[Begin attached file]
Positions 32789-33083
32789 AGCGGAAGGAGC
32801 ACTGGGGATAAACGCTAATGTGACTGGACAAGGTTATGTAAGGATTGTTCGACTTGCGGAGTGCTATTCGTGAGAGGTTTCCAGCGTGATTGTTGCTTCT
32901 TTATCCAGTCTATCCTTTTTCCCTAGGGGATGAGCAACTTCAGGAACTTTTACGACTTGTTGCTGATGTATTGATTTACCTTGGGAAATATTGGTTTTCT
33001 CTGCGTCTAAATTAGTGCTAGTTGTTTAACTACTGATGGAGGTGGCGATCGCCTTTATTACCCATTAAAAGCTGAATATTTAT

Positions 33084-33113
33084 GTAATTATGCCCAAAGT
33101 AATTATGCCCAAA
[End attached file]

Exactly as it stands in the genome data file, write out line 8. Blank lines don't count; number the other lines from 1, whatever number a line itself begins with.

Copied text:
33101 AATTATGCCCAAA